Dr. Shamim Patwa (center) received the 2017 Neag School Alumni Award for Outstanding School Educator. Pictured with with Dr. Melissa Bray (left) and Dr. Sandra Chafouleas (right).

2017 Neag School Alumni Awards
- Outstanding School Educator -

Shamim S. Patwa ’97 MA, ’00 6th-Year, ’03 Ph.D.

A school psychologist for more than 15 years, Dr. Patwa joined Goodwin Elementary School at Mansfield (Conn.) Public Schools in 2013. There, she provides group and individual counseling sessions with an emphasis on problem-solving and conflict resolution, as well as social skills instruction, across all grades. Prior to joining Goodwin, she was an adjunct professor-in-residence of Educational Psychology in the Neag School of Education, where she taught doctoral and master’s level School Psychology students.


 

Click Here for Archived News & Notes

Welcome to the School Psychology Website

Student Admissions, Outcomes, & Other Data

For detailed information about doctoral student matriculation, time to completion, program costs, internship placements, and licensure, please visit the Student Admissions, Outcomes, & Other Data page of our website. In addition, please download the program handbook for information about program policies and courses of study for both the doctoral and master's/sixth-year programs.

  • Dr. Karen Ottone-Cross and Dr. Melissa Bray present at the California Association for School Psychologists conference

Overview

The Department of Educational Psychology sponsors master of arts/sixth-year and doctor of philosophy programs in school psychology. The graduate programs in school psychology are integrated and organized programs of professional psychology that prepare scientist-practitioners whose primary professional interests involve children, families, and the educational process. The programs have an orientation that emphasizes the integration of theory and research relative to enhancing individual development. The programs also stress an empirically based intervention approach to the practice of school psychology.

Master’s/Sixth-Year Program

The master's/sixth-year program is designed to prepare qualified school psychologists to practice in public schools or related educational settings. The program requires a minimum of 75 semester hours of graduate coursework including practica and internship; however, the master’s degree is awarded after 30 semester hours of coursework. The sixth-year diploma is awarded after completion of the remaining 36 semester hours of coursework including the practica and internship. The program is designed so that students can complete all master’s/sixth-year program requirements in 3 years of full-time graduate study.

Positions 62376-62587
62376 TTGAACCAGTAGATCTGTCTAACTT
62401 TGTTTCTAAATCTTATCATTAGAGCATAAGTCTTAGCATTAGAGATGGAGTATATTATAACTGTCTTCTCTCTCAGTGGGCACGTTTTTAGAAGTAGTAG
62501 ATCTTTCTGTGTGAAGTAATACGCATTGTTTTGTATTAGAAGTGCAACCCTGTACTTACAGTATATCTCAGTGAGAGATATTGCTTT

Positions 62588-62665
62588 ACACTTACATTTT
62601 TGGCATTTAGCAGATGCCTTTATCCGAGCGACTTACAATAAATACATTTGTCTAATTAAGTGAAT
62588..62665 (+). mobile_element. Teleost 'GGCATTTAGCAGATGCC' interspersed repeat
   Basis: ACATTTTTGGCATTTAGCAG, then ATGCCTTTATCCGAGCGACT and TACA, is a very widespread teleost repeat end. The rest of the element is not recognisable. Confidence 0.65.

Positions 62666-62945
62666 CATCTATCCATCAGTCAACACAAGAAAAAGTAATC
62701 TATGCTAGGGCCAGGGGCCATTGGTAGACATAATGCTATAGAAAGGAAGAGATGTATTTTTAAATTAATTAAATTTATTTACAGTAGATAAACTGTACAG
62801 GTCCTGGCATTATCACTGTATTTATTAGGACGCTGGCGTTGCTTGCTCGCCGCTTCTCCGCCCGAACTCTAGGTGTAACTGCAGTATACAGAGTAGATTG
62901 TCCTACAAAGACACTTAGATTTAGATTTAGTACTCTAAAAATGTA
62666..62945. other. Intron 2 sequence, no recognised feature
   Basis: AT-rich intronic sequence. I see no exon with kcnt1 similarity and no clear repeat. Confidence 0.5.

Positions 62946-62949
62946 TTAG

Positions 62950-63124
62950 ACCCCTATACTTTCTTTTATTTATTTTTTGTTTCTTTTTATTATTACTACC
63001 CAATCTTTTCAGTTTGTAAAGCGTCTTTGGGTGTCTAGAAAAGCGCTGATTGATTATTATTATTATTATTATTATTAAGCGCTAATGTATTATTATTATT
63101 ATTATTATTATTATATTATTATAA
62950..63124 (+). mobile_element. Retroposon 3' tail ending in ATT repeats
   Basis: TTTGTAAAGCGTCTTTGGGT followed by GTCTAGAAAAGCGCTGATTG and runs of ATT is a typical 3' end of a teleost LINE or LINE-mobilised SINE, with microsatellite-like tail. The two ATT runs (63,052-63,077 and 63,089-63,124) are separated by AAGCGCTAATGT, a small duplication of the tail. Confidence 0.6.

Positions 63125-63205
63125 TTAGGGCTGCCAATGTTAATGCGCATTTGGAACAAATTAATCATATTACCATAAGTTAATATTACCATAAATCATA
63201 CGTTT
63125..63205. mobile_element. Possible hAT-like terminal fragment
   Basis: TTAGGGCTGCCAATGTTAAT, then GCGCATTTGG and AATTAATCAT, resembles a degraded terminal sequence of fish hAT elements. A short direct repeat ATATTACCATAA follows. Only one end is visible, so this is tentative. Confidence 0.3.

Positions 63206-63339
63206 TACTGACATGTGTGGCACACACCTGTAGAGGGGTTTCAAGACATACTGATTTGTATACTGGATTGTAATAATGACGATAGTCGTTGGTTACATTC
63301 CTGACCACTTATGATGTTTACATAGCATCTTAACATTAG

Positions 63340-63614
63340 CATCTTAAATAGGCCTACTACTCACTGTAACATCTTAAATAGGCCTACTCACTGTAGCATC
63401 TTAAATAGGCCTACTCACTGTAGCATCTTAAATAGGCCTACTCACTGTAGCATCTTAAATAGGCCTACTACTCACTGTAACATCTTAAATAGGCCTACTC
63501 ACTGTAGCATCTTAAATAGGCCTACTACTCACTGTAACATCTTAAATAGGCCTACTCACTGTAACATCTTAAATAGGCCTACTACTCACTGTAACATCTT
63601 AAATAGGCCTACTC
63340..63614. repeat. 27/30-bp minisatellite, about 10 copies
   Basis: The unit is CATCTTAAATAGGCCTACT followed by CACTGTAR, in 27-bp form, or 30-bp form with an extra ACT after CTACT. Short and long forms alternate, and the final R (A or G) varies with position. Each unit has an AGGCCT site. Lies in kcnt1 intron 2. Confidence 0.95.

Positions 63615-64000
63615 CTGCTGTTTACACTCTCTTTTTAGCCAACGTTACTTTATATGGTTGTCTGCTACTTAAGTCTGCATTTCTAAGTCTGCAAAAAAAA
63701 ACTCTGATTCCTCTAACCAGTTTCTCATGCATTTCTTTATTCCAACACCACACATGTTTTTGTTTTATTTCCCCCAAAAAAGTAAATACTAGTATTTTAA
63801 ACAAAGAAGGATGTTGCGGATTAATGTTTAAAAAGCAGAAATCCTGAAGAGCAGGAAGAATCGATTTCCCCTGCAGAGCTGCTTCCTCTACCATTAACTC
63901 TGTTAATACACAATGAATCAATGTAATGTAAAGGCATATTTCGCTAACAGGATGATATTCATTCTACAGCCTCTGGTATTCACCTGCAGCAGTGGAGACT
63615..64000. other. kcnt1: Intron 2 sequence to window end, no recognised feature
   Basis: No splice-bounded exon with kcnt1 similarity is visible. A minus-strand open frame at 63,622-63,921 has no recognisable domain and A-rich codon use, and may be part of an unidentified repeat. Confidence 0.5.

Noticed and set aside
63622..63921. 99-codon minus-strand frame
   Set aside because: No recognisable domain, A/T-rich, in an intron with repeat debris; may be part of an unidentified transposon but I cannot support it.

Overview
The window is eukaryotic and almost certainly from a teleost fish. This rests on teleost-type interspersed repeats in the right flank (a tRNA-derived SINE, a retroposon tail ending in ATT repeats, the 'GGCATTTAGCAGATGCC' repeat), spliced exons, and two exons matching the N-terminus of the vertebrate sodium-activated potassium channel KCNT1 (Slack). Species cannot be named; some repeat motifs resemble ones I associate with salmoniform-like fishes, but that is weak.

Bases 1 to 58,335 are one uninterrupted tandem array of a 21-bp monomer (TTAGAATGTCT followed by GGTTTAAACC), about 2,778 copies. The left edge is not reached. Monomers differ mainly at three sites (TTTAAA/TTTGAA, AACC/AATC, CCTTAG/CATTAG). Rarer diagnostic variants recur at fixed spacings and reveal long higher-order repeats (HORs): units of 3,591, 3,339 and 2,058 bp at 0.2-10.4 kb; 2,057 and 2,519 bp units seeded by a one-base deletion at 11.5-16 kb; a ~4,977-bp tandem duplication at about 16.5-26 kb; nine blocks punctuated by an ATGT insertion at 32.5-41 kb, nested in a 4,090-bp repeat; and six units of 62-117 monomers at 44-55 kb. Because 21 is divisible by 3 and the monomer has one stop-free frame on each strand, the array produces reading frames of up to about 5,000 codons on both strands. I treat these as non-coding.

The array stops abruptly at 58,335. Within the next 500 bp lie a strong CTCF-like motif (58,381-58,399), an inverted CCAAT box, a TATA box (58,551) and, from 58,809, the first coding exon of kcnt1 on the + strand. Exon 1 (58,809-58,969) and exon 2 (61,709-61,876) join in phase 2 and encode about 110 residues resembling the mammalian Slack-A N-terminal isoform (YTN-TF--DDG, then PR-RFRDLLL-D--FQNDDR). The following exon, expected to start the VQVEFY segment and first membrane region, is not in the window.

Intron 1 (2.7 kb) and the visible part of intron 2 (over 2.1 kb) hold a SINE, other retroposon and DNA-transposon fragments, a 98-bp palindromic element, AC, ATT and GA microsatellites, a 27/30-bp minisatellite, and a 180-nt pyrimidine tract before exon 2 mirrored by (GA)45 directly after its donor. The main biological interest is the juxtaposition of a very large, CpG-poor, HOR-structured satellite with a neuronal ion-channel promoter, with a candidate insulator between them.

Ph.D. Program

The Ph.D. program in school psychology adheres to the scientist-practitioner model of graduate education in psychology. The program is designed to prepare students for the practice of school psychology based on the scientific method, and to promote the commitment to a career of research directed toward the advancement of the science of psychology. The program prepares psychologists who will practice in schools or other educationally related settings that will meet the professional employment demands for:

  1. psychologists in psychoeducational research;
  2. mental health research specialists in child psychology;
  3. psychologists in child treatment agencies, hospitals, and private practice; and
  4. professionals in higher education committed to preparing educators and clinicians in psychoeducational services.

The program requires a minimum of 120 semester hours of coursework beyond the baccalaureate degree including the practica and internship, and 15 hours of dissertation research. It is designed so that students can complete all doctoral program requirements after 5 years of full-time graduate study. The typical student usually takes 5-6 years (5 = median; 6 = average) to complete all program requirements.

Beyond formal coursework, students are encouraged to be involved with faculty research endeavors. Support and encouragement for student publications and presentations at national meetings is provided throughout the student's program. This involvement and encouragement in research activities is complemented by coursework and experiences designed to allow an early integration of theory and practice.